4 Ways Milk and Dairy Can Hurt Your Health

Millions of Americans consume large amounts of milk and dairy products each year. Like many other people, I grew up drinking milk every day, with almost every meal. Is this a bad thing, you ask? Possibly, in light of recent research that indicates too much of a good thing can, indeed, be too much. The problems now go beyond lactose intolerance in humans and the use of antibiotics and hormones in dairy cows. Following are 4 other ways milk and dairy products can negatively affect your health:

•    Osteoporosis and Arthritis. Cultures that consume the most amount of milk and dairy products actually have the highest rates of osteoporosis and hip fractures. The Harvard Nurse’s Health Study (which has followed over 75,000 female nurses for 12 years now) showed no protective effect of increased milk consumption on fracture risk for the women involved. In fact, the study found increased intake of calcium may actually lead to a higher risk for fractures instead.

The problem may arise from a few different sources. A study published in Osteoporosis International conducted by the University Hospital in Lausanne, Switzerland, found that an overly acidic environment created in the body by too much dairy intake can actually result in calcium being leached out of the bones and set loose in the bloodstream. Excess calcium may then end up being deposited into joints and other tissues, creating problems that contribute to the development of arthritis.

•    Cardiovascular Disease. Many doctors, nutritionists, and researchers argue that dairy products (primarily cheese, ice cream, butter, and milk) contribute significant amounts of fat and cholesterol to our diets, causing the growing rates of obesity, diabetes and heart disease in America. Dr. Dean Ornish is one of many physician-researchers who has shown that diets too high in fat are linked to the development of several chronic diseases, including heart disease, hypertension, and high cholesterol.

The main problem comes, again, from excess: Dairy products–along with meat, fried foods, and fast food– have the highest amounts of dietary saturated fats and cholesterol. And while both saturated fats and cholesterol are actually needed by our bodies for healthy daily functioning, consuming too much of them too frequently is not good for us. Reducing the offending foods, including milk and dairy, in your diet alone can make a huge difference in minimizing the risks of heart disease.

•    Cancer. Some cancers, including ovarian, breast and prostate cancers, have been linked to over-consumption of dairy products. According to another Harvard study on ovarian cancer, the problem lies in the breakdown of dairy products in the body and the enzymes involved. With breast and prostate cancers, the issue may be with insulin-like growth factor (IGF-1) in cow’s milk. IGF-1 has been found in increased blood levels in people who eat dairy as a large part of their diet.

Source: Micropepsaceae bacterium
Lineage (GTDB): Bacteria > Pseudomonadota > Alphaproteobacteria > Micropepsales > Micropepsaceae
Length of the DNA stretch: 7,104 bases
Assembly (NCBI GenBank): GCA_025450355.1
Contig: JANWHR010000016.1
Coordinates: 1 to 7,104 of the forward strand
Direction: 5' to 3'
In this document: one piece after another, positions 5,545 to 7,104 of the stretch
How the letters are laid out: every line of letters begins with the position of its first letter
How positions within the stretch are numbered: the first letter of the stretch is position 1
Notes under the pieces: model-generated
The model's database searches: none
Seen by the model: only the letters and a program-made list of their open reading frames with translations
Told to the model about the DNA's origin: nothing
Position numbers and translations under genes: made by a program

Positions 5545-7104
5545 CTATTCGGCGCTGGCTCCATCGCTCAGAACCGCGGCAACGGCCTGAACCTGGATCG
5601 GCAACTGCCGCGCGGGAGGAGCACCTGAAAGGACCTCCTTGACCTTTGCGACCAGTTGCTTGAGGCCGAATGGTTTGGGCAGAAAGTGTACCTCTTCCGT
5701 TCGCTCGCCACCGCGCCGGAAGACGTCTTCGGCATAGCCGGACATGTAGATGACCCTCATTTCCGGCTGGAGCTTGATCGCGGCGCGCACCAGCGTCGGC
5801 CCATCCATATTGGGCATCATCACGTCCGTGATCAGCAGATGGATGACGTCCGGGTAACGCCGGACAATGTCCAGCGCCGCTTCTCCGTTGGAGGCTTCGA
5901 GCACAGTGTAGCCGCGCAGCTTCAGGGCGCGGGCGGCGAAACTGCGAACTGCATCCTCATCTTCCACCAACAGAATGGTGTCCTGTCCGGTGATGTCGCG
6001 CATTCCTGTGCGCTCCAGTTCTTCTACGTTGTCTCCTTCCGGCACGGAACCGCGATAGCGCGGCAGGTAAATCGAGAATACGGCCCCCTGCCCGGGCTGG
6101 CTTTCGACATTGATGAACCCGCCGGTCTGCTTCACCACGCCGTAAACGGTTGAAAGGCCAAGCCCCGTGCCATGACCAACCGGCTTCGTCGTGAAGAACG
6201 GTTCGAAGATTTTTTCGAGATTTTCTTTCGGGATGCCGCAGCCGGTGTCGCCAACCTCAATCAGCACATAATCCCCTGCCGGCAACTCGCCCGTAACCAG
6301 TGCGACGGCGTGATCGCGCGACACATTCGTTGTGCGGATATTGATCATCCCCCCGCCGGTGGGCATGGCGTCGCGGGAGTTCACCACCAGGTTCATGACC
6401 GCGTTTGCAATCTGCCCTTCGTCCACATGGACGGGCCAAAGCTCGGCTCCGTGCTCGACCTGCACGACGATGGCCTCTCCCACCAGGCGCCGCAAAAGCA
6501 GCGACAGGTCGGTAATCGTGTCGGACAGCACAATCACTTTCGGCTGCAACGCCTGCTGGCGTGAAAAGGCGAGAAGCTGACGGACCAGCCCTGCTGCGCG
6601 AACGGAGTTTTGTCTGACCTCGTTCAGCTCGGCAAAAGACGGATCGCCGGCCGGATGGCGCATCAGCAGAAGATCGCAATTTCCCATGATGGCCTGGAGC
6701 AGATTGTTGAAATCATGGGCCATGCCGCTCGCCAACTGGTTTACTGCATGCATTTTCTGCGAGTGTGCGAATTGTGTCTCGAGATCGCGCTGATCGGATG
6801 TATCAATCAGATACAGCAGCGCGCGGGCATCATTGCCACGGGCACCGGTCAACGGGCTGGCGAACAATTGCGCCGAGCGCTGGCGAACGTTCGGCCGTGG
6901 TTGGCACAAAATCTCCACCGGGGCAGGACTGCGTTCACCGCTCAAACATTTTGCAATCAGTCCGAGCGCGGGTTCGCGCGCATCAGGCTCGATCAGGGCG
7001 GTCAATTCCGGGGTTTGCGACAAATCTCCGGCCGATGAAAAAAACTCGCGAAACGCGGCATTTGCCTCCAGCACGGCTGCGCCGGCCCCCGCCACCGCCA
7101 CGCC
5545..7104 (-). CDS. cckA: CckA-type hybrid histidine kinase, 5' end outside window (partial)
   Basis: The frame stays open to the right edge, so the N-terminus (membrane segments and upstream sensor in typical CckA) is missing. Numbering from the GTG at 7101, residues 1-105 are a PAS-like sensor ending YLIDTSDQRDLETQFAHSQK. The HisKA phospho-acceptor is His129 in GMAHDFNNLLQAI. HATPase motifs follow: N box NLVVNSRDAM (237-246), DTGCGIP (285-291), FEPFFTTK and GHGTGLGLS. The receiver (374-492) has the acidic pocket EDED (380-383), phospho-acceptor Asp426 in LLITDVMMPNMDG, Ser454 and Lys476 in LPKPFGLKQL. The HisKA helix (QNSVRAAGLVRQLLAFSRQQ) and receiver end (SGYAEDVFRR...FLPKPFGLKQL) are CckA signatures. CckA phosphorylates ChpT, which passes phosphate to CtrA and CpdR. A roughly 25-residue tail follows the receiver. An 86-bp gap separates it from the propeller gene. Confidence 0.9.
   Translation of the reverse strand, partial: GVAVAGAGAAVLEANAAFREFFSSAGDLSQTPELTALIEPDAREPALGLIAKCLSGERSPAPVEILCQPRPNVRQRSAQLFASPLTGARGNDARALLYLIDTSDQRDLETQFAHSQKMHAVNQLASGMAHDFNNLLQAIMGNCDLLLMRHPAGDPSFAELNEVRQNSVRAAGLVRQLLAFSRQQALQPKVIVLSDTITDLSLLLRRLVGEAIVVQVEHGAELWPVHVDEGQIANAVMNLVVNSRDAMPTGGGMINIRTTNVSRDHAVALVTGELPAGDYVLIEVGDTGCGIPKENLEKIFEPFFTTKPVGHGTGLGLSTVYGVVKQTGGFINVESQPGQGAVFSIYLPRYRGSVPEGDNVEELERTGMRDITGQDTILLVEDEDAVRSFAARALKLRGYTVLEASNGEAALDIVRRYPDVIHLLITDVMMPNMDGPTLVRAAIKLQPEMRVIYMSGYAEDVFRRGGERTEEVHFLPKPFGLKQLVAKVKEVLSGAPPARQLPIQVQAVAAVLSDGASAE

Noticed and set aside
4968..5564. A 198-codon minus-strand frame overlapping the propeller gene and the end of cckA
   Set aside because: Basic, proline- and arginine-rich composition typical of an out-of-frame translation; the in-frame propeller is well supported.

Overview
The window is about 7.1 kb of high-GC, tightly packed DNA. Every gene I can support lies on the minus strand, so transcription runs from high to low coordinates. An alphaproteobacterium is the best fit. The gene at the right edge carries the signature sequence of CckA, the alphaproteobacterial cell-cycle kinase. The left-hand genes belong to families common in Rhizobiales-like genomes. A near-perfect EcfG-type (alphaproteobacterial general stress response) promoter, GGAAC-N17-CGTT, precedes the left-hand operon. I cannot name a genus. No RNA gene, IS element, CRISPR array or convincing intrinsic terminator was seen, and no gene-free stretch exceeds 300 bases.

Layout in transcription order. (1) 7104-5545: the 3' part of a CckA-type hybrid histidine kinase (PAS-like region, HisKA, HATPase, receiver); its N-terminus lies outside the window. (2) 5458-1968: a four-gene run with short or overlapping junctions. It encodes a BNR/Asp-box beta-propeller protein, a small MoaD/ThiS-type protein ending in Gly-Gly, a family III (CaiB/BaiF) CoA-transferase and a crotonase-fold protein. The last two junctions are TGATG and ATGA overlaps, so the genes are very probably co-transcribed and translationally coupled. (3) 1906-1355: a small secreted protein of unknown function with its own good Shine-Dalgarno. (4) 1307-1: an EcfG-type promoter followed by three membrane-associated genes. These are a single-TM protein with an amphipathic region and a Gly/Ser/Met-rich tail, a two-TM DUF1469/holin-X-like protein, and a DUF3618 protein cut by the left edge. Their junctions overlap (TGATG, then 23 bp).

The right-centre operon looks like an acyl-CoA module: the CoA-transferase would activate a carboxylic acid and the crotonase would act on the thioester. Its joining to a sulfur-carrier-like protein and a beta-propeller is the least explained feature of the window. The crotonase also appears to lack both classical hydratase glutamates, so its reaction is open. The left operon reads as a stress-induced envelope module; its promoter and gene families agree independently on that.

Dairy products also do not contain fiber, which helps our digestive tracts function properly and is our body’s primary way of eliminating waste products. Dairy products are also high in protein, which may help stimulate the overgrowth of cancer cells when consumed too frequently and in large quantities in a person’s diet.

•    Diabetes. Completing our list of potential problems, Type 1 diabetes (formerly known as childhood-onset) has been linked to the over-consumption of dairy products. According to a study conducted by the Icelandic Nutrition Council at the Public Health Institute, a specific protein found in dairy creates an auto-immune reaction in the body (where the body attacks itself), destroying insulin-producing cells in the pancreas.

Another study at the Barbara Davis Center for Childhood Diabetes confirmed the link between dairy and Type 1 diabetes. The problem lies again with the milk protein: About 25-30% of the protein in cows’ milk is one called ‘beta casein.’  The A1 beta casein protein specifically, has been shown to cause or aggravate not only type 1 diabetes, but also heart disease and autism. Consequently, children who grow up drinking cow’s milk are most likely to be vulnerable.

So if the research studies are accurate, the bottom line is really to reduce the amount of milk and dairy products you eat, or eliminate them entirely. Milk and diary are traditional foods that we all might have grown up with, but they aren’t truly necessary to our diets. Consider the fact that humans are the only creatures to drink milk beyond infancy–do the other animals know something we don’t?

There are still lots of things to eat as alternatives to milk and dairy, including vegetables, fruit, nuts, and whole grains.  In fact, darky leafy greens (like kale and spinach) and beans are all rich in calcium, which we do need to include in our diets.  Adding in regular exercise (which also helps build bone), stress management techniques, and quitting smoking, will get you well on your way to a healthier life, milk and dairy consumer or not.